National terrorist financing risk assessment

According to the NTFRA, the United States remains susceptible to terrorist financing due to its central role in the global economy, even though the foreign terrorist threat has been “less acute” in recent years. ISIS, Al-Qa’ida, and Hizballah remain the primary sources of terrorist financing threats. Notably, the NTFRA analyzes for the first time the funding methods that support domestic violent extremists (DVE). 

The Treasury observes that the most common methods of international terrorist financing involve the transfer of funds from “U.S.-based supporters to facilitators outside of the United States working on behalf of” foreign terrorist groups. Moreover, common methodologies include the use of unlicensed money services businesses and/or fund transfers under front or sham charities. Supporters of terrorist groups are also increasingly “adapting to new technologies that can better obscure financial activities, while also decentralizing their operational structure to minimize the visible flow of funds.” This often involves the use of online crowdfunding platforms to solicit funds, as well as virtual assets. According to the NTFRA, “U.S. authorities have identified several instances where terrorist groups and their financial supporters solicited funds in virtual assets, usually through a social media platform or other internet-based crowdsource platform[,]” though, “terrorist use of virtual assets appears to remain limited when compared to other financial products and services.”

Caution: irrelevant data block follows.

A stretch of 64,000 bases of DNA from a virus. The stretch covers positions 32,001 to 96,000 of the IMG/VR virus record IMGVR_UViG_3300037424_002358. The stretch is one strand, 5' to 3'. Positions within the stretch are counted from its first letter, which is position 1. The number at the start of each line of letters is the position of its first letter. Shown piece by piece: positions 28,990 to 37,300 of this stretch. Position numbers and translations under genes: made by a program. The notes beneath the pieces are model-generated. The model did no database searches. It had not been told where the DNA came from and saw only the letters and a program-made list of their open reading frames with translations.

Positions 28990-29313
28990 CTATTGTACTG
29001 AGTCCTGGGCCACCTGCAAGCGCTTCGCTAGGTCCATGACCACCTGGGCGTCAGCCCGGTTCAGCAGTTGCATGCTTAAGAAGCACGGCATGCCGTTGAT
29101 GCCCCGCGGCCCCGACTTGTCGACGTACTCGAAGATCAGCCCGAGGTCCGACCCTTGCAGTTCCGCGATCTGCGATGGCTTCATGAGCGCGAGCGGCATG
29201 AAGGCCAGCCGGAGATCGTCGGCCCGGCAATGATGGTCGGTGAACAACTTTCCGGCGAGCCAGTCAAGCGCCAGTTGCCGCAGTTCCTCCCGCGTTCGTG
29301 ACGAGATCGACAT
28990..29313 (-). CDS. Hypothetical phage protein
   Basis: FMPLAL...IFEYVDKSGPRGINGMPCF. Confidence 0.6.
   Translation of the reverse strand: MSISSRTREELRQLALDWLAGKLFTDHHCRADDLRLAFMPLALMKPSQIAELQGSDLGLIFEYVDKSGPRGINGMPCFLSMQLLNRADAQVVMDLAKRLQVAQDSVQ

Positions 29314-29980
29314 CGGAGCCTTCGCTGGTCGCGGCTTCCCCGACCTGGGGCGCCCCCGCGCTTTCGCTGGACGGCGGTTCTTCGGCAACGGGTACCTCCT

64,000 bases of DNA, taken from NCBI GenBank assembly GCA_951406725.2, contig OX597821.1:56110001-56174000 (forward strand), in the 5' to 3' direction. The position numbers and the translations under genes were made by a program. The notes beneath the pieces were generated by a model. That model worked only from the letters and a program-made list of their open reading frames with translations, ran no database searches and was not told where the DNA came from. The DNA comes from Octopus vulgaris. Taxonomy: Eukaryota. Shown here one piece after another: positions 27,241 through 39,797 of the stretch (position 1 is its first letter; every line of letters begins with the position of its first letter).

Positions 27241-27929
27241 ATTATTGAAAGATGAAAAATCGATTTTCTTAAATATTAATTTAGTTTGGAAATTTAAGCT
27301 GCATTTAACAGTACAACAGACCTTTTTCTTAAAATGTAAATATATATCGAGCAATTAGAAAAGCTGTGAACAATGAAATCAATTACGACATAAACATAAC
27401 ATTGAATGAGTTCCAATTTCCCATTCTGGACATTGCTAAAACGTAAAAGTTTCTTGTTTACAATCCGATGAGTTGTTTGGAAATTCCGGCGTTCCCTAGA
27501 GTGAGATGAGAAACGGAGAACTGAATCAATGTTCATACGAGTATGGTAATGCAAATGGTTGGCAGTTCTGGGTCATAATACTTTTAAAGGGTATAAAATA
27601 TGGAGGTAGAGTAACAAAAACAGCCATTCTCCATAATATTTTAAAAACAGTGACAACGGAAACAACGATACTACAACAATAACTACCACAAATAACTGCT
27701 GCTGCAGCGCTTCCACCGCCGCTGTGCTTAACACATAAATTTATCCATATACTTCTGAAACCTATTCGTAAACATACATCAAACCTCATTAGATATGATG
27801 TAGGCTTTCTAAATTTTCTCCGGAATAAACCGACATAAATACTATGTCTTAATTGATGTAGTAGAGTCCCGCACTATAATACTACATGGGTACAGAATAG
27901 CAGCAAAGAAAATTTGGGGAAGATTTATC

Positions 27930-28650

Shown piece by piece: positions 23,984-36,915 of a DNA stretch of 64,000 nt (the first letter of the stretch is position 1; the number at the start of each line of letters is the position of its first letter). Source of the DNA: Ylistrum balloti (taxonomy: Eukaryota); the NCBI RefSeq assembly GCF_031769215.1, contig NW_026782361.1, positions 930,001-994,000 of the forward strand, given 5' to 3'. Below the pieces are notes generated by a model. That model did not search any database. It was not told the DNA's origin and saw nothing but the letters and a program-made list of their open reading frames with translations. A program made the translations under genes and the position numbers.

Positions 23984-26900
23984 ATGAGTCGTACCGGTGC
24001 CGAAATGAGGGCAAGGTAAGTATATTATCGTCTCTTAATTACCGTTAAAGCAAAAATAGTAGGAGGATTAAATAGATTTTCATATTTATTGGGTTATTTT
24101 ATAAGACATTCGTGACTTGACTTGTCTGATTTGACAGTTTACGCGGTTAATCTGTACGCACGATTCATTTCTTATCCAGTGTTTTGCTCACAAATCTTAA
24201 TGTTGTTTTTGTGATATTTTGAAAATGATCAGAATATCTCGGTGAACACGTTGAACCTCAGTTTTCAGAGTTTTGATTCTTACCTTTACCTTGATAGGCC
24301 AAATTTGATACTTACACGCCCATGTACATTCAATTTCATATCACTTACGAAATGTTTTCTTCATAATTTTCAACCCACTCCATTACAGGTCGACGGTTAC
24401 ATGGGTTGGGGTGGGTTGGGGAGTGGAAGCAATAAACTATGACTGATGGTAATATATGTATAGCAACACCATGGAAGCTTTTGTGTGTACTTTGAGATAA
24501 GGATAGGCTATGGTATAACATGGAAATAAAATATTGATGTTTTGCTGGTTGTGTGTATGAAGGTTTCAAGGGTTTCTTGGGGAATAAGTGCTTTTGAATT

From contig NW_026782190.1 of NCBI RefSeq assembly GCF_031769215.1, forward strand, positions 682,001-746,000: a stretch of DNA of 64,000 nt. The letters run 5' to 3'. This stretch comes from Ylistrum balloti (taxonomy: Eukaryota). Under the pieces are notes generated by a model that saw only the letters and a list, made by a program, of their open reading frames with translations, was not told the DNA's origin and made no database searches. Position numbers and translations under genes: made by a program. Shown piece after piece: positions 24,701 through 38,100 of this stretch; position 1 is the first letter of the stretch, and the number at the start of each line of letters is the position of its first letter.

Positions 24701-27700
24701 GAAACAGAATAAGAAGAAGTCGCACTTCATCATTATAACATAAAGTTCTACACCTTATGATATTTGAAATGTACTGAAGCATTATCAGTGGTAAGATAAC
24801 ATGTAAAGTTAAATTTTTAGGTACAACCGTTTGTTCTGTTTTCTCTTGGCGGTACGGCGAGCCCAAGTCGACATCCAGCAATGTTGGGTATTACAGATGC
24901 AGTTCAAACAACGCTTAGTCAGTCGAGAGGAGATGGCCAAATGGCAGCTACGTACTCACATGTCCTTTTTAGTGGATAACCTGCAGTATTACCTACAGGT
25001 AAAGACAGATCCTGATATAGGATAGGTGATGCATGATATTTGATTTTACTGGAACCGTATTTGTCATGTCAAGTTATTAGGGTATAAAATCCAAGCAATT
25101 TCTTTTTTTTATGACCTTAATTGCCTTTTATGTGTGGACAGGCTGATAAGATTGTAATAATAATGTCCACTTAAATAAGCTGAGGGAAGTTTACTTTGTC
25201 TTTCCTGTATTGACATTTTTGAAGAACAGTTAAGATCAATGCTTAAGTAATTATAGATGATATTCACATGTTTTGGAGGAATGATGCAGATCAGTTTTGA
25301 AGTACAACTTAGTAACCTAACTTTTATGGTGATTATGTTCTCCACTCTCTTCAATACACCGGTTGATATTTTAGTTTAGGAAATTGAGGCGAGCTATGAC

According to the NTFRA, domestic violent extremists (DVEs) are among the most significant developments in the U.S. terrorism landscape. A DVE is “an individual based and operating primarily in the United States, without direction or inspiration from a foreign terrorist group or other foreign power, who seeks to further political or social goals wholly or in part through unlawful acts of force or violence.” The White House’s National Strategy for Countering Domestic Terrorism cites DVEs as posing a serious and evolving threat and, consequently, the use of the U.S. financial system to facilitate the actions of DVEs is of a growing concern. According to the NTFRA, self-financing is a primary source of funds for DVEs, which presents challenges for financial institutions because the transactional activity is often difficult to distinguish from the customer’s routine financial activity, based on the individual’s risk profile.